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Poolblood Enters Their Main-Character Moment

Toronto's Maryam Said channels 'My Own Private Idaho' and 'Black Swan' on their new album 'Mole'

When Poolblood’s Maryam Said answers their Zoom call with MTV News at home in Toronto, they’re sitting in front of a Frances Ha movie poster, on which the main character — lost in quarter-life stagnation, growing apart from her best friend, hopping between living situations — dances with joyful abandon. They love this movie, the 27-year-old dream-folk artist says; in their initial post-college years, they identified with Frances a whole lot.

In making their debut album Mole (styled lowercase), out January 13, films were a major inspiration; movies like My Own Private Idaho, with all its confused yearning, and Black Swan, with its intense drive for perfection, were on the mood board. It resulted in an album that tells a story of heartbreak and healing through impressionistic emotional brushstrokes and a deep sense of atmosphere, revealing Said as a songwriter to watch.

“I love movies, and soundtracks have always been such a big thing for me,” they say. “I think every musician writes from a main-character moment, and they’re essentially building a soundtrack for their life.”

Said wrote Mole about the ending of a codependent friendship. “Heartbreak from friendship is kinda overlooked a lot of the time, [but] I feel a lot of my friend breakups harder than my romantic breakups. I’m like, ‘This one hurts more,’” they say. In keeping with their cinematic influence, they crafted the sequence of the album deliberately. With opener “<3,” they begin in a quiet moment of contented solitude; in “WFY,” they’re in the depths of this friendship, desperate to be loved and full of self-loathing; and on midpoint “Voyager,” we hear Said let go. The album ends with “My Little Room,” on which Said trusts the process of healing and, wrapping the album up in a circle, learns to embrace solitude.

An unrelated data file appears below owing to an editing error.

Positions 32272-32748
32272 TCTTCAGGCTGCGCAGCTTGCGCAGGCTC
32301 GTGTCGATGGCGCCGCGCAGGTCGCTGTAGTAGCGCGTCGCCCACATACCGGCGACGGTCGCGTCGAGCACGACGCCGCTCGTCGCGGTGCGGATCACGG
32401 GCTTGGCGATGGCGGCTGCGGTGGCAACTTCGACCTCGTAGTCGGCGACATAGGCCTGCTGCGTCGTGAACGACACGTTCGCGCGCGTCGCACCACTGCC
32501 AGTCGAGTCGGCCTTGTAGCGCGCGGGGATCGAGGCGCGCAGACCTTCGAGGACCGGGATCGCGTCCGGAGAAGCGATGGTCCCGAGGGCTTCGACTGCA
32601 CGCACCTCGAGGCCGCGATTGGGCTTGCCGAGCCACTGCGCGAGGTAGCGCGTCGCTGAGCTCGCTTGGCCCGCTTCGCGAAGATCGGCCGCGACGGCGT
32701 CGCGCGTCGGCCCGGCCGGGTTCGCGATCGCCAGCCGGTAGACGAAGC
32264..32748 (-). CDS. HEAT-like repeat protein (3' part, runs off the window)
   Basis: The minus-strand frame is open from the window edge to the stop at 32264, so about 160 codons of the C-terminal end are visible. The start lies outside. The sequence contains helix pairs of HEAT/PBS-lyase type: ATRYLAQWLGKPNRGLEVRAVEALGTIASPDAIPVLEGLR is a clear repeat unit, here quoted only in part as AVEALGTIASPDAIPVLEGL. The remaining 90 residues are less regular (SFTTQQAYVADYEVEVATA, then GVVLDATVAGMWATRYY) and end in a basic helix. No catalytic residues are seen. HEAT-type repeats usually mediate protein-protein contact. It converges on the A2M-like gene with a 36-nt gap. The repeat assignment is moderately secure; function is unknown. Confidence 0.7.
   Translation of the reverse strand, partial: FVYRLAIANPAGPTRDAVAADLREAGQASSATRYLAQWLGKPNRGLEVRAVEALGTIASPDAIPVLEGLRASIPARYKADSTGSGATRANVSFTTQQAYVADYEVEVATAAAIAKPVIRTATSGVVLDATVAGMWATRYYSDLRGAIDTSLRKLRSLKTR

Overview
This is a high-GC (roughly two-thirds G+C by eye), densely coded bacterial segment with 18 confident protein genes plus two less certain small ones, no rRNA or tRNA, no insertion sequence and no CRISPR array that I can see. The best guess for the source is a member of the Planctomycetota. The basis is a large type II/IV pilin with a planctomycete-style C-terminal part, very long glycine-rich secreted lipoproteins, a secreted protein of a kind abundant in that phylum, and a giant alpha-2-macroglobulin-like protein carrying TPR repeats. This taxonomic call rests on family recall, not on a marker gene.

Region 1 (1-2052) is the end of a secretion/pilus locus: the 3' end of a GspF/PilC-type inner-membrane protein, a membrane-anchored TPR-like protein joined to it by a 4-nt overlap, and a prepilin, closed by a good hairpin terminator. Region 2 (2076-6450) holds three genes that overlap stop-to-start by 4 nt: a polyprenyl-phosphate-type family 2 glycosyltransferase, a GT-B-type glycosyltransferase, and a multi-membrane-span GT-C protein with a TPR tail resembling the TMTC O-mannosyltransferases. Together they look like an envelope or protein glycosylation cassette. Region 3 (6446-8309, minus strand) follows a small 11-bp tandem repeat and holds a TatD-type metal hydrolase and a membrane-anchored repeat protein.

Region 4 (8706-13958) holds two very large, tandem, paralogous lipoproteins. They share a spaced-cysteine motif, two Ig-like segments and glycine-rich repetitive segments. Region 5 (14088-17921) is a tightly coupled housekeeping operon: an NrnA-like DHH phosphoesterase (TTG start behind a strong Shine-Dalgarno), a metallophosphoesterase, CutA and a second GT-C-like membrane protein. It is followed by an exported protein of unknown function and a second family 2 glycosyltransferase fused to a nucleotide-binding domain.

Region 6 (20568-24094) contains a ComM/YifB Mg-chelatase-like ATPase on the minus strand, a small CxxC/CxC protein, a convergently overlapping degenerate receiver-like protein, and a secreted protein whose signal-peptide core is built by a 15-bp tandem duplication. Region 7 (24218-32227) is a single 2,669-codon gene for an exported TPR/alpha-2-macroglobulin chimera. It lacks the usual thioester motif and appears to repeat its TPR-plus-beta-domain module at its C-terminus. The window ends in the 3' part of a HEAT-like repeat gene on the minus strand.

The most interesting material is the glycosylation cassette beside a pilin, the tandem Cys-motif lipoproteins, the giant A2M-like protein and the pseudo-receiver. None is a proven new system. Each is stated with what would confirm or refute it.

“The record is from a birth of intimacy and wanting to feel connected,” they say. “From the beginning, it’s like, ‘I am connected,’ and then it goes, ‘I’m not really connected,’ and then it goes, ‘Wait, actually I’m connected to myself.’ I think that’s because time isn’t linear, and essentially we are living everything all at once, and you can just pull out these memories.”

Said’s love of expressing themself began young, with a music class in kindergarten. “I really loved how singing made me feel — I felt like it was a runners’ high. I’ve always wanted to feel that way, and singing and playing music still does that,” they say. In school in Toronto, they joined musical theater and choir, and learned violin and guitar. Meanwhile, they fell in love with emo bands like Paramore and My Chemical Romance, instilling a punk ethic that they maintain to this day.

After high school, they attended York University (the alma mater of Sonic Youth’s Kim Gordon, they proudly add). There, while bouncing between majors, Said became enamored with the city’s music scene. “I wasn’t really big on college, because I would go to my classes and then later at night I’d go to shows. I was so obsessed with going to see bands that I didn’t really care about my schooling. It was a little isolating, ’cause I didn’t really feel like I connected with people at school — I only felt like I connected with people in a space with music.”